Thursday, January 22, 2015

Book News Vol. 9 No. 44


Incite 2015
Join us for an evening of dazzling prose and dramatic tension with Linden MacIntyre (Punishment) and Michael Christie (If I Fall, If I Die).

7:30pm, January 28
Alice MacKay room, VPL Central Library
Click here for details:

Festivals Around Town

PuSh Festival January 20-February 8

PuSh presents groundbreaking work in the live performing arts, featuring artists from around the world. Vancouver-based Fight with a Stick makes its debut at PuSh with Steppenwolf, inspired by Herman Hesse's 1927 novel of self-reflection and transformation. Tickets/info:


Four Canadian titles have been recognized at the Digital Book Awards. Judged by a panel of 18 publishing design and production experts, the awards celebrate innovation and excellence in digital literary content.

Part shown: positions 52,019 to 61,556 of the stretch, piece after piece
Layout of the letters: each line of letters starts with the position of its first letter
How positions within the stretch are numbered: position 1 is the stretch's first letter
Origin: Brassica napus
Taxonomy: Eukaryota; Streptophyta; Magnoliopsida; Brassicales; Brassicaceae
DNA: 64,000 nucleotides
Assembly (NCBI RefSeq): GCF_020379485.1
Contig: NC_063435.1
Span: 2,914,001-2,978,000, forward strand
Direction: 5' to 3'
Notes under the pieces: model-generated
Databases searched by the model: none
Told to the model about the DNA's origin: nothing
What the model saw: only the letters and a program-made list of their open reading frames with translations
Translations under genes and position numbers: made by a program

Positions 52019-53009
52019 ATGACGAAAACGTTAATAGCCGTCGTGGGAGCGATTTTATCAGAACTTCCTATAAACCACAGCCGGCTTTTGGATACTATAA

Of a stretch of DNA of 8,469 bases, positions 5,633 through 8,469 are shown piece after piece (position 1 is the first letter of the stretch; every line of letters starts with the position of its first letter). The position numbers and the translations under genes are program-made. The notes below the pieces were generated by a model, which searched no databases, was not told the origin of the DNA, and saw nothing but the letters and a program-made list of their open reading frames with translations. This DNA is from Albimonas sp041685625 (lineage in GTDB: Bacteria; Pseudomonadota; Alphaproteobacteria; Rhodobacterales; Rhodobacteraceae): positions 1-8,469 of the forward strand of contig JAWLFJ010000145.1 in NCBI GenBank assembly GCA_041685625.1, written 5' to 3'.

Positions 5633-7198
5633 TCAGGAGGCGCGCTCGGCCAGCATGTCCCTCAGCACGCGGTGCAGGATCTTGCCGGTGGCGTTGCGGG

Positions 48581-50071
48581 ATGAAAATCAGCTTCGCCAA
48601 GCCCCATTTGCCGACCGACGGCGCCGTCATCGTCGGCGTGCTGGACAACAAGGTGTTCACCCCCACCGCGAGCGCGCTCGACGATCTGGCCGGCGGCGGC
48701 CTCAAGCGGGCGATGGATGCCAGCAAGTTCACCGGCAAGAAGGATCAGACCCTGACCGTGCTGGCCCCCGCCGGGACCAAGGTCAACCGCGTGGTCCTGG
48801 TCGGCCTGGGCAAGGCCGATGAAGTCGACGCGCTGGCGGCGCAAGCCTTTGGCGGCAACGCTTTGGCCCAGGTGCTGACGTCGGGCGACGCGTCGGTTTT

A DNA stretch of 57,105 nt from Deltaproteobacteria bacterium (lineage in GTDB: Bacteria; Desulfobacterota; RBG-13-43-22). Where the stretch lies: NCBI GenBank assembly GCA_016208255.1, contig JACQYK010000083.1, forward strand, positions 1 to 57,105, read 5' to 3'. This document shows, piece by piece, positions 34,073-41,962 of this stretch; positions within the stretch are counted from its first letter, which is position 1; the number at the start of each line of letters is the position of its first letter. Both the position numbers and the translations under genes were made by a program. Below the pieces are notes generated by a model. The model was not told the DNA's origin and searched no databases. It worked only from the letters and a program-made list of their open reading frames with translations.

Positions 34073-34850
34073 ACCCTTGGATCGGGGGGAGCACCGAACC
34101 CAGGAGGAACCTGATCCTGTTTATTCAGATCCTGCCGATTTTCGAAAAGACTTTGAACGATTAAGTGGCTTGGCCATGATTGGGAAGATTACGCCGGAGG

"The great novels for young readers all explore the same question: How do we respond to an unfair world? For the picture book crowd, unfairness and injustice can be tough topics for discussion." Here are three picture books that do just that.


Chapters is closing its flagship downtown Vancouver location. According to CEO Heather Reisman, "a significant rent increase made it 'untenable' for the store to remain open, but that the company is 'actively pursuing another location to serve the Robson trade area which we fully intend to open in 2015.'"